An Alley For an Icon

Nelson “Mutt” Lassiter has become a local legend since he took over Robinson’s Barber Shop half a century ago. Now, following his recent retirement, members of the community are rallying to name the alley next to his longtime business in his honor.

The 83-year-old Lassiter hung up his barber shears recently, putting an end to a career that began in the early 1960s when he came home to his birthplace of Leesburg following a stint in the U.S. Marine Corp. He went to work for Mr. Robinson, and purchased the business from his widow in 1968. Lassiter ran the barber shop himself ever since and it was as much a social gathering spot as it was a place to get a nice trim or shape-up. Lassiter recently sold the business, but it will continue as Robinson’s Barber Shop, one of the oldest businesses in the town, likely dating back to the 1800s.

Architect Karl Riedel has been Lassiter’s next-door business neighbor for the past 12 years. He is leading the charge to have the alley alongside the Town Hall parking garage, next to Robinson’s Barber Shop, named after Lassiter. So where did he get this great idea?

“From him,” Riedel says with a laugh.

In a recent conversation, Lassiter told Riedel how he’d been born at the original Leesburg Hospital on West Market Street.

“He was talking about having been born at one end of the alley …. and then for 50-plus years working at the other end of the alley. Maybe it was wistfully or with greater emphasis, but he said that maybe they should name the alley after him,” Riedel recalled.

Naming the alley after a longtime downtown business owner would be just another way of Leesburg honoring its heritage, Riedel said. He contrasts his time working in downtown Leesburg with his former workplace in Washington, DC, to further his point.

“If I hear a honk outside, in contrast to working in the middle of DC when I assumed someone was angry at someone who cut them off, it’s somebody saying hi to Nelson,” he said. “If you think about the reasons people like Leesburg, and I think the county in general, it has to do with heritage. And I think the things that come first to people’s minds about heritage almost instinctually might be buildings and history going back a long time. But what is also a part of heritage [is] a community of people you know.”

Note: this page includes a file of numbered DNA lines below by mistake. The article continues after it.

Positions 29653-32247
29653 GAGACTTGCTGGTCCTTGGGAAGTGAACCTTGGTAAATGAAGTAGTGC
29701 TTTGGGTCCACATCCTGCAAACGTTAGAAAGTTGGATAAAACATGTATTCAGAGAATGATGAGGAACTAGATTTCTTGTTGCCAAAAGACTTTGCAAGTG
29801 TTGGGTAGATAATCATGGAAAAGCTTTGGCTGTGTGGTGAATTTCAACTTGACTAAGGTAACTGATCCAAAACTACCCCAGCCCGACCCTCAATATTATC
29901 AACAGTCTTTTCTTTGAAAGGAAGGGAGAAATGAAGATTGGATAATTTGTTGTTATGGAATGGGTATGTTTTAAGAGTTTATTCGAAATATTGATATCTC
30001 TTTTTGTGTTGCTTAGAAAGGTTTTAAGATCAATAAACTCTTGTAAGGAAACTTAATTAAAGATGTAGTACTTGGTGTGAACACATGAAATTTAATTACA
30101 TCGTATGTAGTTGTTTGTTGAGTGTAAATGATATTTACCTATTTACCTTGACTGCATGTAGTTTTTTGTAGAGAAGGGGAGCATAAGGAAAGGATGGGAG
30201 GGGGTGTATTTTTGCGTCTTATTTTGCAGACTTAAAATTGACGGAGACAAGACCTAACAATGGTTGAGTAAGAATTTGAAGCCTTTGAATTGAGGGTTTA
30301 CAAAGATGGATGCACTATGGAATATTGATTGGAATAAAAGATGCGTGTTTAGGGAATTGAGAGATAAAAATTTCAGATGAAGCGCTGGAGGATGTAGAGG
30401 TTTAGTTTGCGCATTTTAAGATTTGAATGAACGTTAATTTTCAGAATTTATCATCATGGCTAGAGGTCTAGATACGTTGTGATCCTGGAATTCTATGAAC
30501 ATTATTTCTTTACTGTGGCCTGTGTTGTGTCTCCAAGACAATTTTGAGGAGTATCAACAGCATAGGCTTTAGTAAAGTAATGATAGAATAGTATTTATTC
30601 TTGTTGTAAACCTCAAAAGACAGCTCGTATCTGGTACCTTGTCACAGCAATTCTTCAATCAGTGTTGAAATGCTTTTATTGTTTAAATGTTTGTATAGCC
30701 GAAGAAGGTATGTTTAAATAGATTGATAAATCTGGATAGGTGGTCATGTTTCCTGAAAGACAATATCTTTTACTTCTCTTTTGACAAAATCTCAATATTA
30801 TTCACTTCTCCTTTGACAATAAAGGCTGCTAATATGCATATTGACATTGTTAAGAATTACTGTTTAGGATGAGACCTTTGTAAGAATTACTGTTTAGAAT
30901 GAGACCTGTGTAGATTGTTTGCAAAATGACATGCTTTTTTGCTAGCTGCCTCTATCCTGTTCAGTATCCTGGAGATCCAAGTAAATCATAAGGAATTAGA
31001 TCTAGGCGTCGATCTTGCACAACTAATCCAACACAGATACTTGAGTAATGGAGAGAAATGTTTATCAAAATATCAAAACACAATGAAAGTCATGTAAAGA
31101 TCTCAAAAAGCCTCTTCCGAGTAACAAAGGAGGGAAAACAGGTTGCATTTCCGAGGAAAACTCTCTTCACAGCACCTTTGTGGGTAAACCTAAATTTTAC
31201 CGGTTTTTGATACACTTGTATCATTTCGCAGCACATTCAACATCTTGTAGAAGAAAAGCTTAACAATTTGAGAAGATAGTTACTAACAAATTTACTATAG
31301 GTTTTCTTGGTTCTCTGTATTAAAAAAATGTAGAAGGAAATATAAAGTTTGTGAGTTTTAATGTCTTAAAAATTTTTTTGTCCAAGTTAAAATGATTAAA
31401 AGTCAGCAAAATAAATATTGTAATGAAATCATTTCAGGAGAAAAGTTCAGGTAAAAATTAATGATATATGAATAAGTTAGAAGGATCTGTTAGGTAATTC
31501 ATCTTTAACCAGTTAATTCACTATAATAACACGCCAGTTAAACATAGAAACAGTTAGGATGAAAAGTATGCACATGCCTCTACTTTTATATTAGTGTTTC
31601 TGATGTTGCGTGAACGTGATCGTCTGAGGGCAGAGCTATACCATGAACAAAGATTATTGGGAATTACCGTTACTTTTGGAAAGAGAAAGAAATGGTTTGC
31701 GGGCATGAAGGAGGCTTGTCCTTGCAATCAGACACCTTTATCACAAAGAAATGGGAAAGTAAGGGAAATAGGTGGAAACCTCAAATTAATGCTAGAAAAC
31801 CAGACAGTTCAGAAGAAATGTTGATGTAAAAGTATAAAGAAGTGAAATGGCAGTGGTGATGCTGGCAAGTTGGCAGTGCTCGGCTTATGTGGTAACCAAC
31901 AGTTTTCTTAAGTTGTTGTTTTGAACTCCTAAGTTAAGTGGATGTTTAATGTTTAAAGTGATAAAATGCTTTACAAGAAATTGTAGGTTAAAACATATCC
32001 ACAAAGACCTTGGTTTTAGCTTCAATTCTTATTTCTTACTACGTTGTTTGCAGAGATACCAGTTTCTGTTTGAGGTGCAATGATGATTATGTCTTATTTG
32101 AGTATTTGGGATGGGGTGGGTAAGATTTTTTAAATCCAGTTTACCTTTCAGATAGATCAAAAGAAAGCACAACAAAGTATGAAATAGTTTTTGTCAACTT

Riedel passed the idea along to Mayor Kelly Burk, who broached the idea with the Town Council during Monday night’s work session. A majority of the council supported moving the idea to a future meeting for consideration. Lassiter was also expected at Tuesday night’s council meeting to receive a proclamation celebrating his long career.

Now home and enjoying retirement with his wife, Lassiter said he would be honored to have the alley named after him. He pointed to the other areas in town named in honor of notable African Americans, from the Mervin Jackson Park next to his shop and John Tolbert Elementary School. He hopes to join their company with the alley where his life began and longtime career unfolded and ended.

“I would love to see it before I die,” he said. “I’d like to ride by and see it.”

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